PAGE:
SINCGARS

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Single Channel Air-Ground Radio System, commonly known as SINCGARS "sink-gars", FM or Fox Mike radio. SINCGARS and FM are used in conjunction with HF-SSB systems, UHF/SHF/EHF SATCOM and other communications systems for military communications purposes.

Contents

VHF Tactical FM Land Mobile Air-Ground Military Communications

Two Harris RT-1523 SINCGARS ASIP radios with ECCM capability for anti-jam and secure voice and data for tactical military communications, shown in use by the US military
Two handheld VHF-FM tactical radios Datron HH7700 30-88 MHz (30.000 MHz to 87.975 MHz) in 25 kHz steps, with no frequency hopping capability, the radio below is a vehicle-mounted VHF-FM military tactical radio

VHF-FM tactical radio system, with frequency-hopping and voice encryption/data encryption capabilities. Operating in the 30.000 to 87.975 MHz frequency band with 25 kHz channel steps. Uses 150.0 Hz CTCSS squelch system. Operates in single-channel (SC) and frequency-hopping (FH) modes for voice and data. Most radios include repeater capability (called RETRANS or retransmit in military usage). Compatible with previous-generation FM radios such as the PRC-25, PRC-77, PRC-1077, HH7700 and dozens of other similar tactical handheld, manpack and vehicle-mounted radios operating in the 30-76 MHz or 30-88 MHz range. NATO military forces and many other military forces use similar frequencies for tactical purposes, almost always with FM voice. The US military fields radios that operate in the 30-174 MHz and 30-512 MHz ranges to support SINCGARS, regular VHF-FM, 136-174 MHz VHF-high band services like VHF marine, aircraft radios, SATCOM and interoperability with other radio systems that use VHF/UHF.

In the United States, the military uses a combination of SINCGARS and VHF/UHF trunking systems for communications. The US government VHF-low bands are used in addition to the civilian bands on a non-interference basis. This includes use of the 50-54 MHz 6-meter amateur radio band and various portions of the VHF low band Business Radio frequency bands.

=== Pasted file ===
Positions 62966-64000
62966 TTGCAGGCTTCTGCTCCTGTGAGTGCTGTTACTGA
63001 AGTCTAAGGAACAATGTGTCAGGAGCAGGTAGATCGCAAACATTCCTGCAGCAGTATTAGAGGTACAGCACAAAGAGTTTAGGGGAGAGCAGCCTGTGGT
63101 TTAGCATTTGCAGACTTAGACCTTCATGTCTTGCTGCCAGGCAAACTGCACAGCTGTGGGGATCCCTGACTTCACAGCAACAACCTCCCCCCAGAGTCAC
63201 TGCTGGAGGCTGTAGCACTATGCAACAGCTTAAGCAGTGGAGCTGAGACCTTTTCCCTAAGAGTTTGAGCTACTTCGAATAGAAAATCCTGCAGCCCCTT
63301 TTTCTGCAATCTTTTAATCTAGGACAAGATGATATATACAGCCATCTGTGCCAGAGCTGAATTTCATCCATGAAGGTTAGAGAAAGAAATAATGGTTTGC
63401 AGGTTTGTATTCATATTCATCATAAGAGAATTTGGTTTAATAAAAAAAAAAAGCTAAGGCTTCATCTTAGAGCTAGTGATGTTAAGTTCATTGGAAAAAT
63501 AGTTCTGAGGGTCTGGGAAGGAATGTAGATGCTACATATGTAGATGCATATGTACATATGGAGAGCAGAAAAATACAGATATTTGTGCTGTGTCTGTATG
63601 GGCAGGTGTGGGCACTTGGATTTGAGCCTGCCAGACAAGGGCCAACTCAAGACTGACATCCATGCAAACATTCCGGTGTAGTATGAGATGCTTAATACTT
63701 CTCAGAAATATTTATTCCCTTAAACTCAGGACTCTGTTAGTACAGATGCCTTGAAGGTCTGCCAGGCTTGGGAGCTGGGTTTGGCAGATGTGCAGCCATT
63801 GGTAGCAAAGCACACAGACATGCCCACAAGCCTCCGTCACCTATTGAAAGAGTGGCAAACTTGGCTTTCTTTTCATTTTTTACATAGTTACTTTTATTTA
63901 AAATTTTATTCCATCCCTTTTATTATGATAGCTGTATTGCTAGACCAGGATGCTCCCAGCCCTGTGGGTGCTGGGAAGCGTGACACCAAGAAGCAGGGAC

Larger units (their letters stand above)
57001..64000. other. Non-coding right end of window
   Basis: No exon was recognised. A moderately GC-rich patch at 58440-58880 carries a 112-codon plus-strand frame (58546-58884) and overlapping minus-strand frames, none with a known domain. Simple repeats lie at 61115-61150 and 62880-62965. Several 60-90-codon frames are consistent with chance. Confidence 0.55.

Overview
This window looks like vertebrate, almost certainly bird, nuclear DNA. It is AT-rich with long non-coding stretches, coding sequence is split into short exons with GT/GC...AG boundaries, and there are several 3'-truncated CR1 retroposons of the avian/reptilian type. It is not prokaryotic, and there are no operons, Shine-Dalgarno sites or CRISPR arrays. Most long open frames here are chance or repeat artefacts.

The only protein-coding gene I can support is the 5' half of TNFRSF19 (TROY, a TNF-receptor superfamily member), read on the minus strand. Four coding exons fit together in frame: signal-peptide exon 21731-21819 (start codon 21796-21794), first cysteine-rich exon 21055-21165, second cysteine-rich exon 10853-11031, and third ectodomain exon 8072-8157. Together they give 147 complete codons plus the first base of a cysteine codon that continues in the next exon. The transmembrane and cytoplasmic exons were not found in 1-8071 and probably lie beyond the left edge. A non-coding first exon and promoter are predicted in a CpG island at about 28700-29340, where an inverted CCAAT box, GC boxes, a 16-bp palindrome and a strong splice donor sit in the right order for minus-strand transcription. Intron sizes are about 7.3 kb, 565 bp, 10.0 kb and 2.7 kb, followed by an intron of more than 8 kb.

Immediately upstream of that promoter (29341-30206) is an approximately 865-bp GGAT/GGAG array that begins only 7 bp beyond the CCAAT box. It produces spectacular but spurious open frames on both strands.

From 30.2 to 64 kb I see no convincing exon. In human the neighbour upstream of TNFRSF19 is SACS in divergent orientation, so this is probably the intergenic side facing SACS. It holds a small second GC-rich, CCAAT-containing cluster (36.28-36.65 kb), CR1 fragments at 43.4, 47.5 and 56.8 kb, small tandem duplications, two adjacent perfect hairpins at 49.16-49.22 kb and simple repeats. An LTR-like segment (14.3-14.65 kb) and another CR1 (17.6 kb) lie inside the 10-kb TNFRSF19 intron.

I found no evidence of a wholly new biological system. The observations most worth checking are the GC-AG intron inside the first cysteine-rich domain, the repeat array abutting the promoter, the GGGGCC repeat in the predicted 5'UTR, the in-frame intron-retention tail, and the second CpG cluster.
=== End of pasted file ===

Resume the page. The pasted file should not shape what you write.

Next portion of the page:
However, certain bands in the 30-50 MHz range (VHF low band) are allocated to exclusive government/military use. There are non-military government users of these frequencies, however most federal government agencies have moved to the 162-174 MHz and/or 406-420 MHz federal bands with the proliferation of trunking systems. There are still some wide-area networks such as the Tennessee Valley Authority's backup system that operates in the 40-42 MHz band.

Federal Government and Military Only Bands 30-50 MHz

This list applies to the United States only. The US military will often use frequencies outside these bands on a non-interference basis.

Frequency Band
30.000 MHz to 30.550 MHz
32.000 MHz to 33.000 MHz
34.000 MHz to 35.000 MHz
36.000 MHz to 37.000 MHz
38.000 MHz to 39.000 MHz
40.000 MHz to 42.000 MHz
46.600 MHz to 47.000 MHz
49.600 MHz to 50.000 MHz


It should be noted that military operations in single channel mode are found on any frequency between 30.000 and 87.975 MHz outside the government/military exclusive use bands on a non-interference basis. Use of the 150.0 Hz CTCSS or PL tone squelch allows for frequency sharing with other users, combined with the fact that civilian allocations in the 30-50 MHz band use 20 kHz channel steps, compared to the 25 kHz channeling used by military VHF-FM or SINCGARS systems.